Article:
ProjectsLakes and PondsCommon Loon ConservationVermont Loon Conservation ProjectLoon Nesting Rafts

Loon Nesting Rafts

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VCE works with hydroelectric dam operators to stabilize reservoir levels during loon nesting season. On waters where levels do fluctuate, loons are finding success with “nesting rafts.” These floating nest sites mimic islands and help loons succeed.

completed-nesting-raftNesting Rafts: Tales from Five Lakes

Rafts work, plain and simple. Why don’t we place them on any lake experiencing nesting failure or on lakes to “attract” nesting loon pairs? The philosophical discussion begins.

The VLCP’s official viewpoint, with loons now off the state endangered species list, is that a raft should be considered if a loon nest fails repeatedly over many years or if a first-time natural nest is located in a site of conflicting uses (e.g., on an active beach front). There are exceptions to these guidelines, of course. Benefits exist to having lakes without nesting pairs, especially large lakes, because both non-breeding and breeding loons can congregate on these lakes for feeding and socializing without as much risk of territorial battles.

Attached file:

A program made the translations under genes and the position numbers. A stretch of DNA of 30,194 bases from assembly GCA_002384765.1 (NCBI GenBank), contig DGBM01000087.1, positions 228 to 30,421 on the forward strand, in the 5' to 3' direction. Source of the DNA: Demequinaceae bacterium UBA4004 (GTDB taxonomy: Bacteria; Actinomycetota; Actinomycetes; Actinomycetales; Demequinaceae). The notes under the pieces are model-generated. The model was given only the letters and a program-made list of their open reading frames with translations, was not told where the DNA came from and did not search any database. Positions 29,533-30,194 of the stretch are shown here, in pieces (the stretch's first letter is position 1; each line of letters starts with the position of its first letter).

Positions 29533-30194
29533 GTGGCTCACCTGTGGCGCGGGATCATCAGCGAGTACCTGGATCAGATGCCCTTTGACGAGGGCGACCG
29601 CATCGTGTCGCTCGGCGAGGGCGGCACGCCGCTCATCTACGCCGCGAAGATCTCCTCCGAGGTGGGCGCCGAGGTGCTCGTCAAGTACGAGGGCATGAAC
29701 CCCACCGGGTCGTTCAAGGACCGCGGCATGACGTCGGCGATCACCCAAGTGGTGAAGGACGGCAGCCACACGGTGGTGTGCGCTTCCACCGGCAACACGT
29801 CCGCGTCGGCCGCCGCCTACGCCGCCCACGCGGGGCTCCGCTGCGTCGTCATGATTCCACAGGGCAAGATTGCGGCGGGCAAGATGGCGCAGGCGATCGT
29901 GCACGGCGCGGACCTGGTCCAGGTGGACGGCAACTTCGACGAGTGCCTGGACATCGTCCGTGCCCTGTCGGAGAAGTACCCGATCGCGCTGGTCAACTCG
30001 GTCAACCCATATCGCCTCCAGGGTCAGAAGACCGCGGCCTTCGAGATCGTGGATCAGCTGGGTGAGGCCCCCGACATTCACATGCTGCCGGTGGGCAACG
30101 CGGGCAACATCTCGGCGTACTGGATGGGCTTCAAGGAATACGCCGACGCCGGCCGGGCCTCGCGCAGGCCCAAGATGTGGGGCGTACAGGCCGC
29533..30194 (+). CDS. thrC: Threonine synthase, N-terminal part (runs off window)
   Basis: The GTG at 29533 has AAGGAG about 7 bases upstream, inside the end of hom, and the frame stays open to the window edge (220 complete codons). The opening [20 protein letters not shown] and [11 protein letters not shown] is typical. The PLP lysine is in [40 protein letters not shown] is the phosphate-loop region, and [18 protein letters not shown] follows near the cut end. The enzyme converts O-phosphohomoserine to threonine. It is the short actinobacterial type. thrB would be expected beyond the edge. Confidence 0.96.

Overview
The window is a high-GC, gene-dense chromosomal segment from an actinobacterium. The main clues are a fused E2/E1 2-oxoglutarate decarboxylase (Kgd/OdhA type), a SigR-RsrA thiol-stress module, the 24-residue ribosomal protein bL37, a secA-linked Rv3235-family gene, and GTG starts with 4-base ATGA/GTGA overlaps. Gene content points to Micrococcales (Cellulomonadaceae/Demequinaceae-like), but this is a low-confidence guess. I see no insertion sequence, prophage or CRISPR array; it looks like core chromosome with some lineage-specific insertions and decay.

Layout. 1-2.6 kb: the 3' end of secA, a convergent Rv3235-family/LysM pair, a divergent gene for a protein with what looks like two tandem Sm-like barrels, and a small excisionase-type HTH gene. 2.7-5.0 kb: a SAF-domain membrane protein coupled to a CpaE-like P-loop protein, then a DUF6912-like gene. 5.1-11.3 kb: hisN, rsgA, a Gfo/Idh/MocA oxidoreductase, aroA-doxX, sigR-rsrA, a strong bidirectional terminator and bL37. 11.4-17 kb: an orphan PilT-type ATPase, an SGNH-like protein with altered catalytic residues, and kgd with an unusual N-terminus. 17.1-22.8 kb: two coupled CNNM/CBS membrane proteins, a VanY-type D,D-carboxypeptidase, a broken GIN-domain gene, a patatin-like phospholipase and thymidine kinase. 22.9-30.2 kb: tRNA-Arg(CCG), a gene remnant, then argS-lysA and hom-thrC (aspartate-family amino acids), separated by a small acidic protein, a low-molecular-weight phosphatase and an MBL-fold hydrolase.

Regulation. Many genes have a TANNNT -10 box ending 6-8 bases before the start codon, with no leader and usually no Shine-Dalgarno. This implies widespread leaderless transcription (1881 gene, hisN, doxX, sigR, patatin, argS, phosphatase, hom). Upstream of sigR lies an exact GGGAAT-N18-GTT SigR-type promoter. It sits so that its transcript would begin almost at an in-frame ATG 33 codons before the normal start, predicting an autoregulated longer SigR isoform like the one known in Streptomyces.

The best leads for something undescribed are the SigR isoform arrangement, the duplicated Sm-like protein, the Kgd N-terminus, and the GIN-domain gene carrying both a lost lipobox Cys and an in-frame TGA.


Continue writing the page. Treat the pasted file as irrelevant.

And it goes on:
The VLCP has placed some new nesting rafts for different reasons.

Anchoring a nesting raft on Ricker Pond

Anchoring a nesting raft on Ricker Pond

Rafts are not a sure thing to mitigate for shoreline development or flooding, but they are a useful management tool. In the early 2000s, more than 10 nesting rafts were removed after years of being repeatedly placed without loons ever using them. In most cases, no territorial loon pair was present and in some cases, good natural nest sites were available. It takes much time, effort, and funding to place, maintain, and monitor loon nesting rafts. Therefore, we’re careful about when and where to use them.

Download our Vermont Loon Nesting Raft Guidelines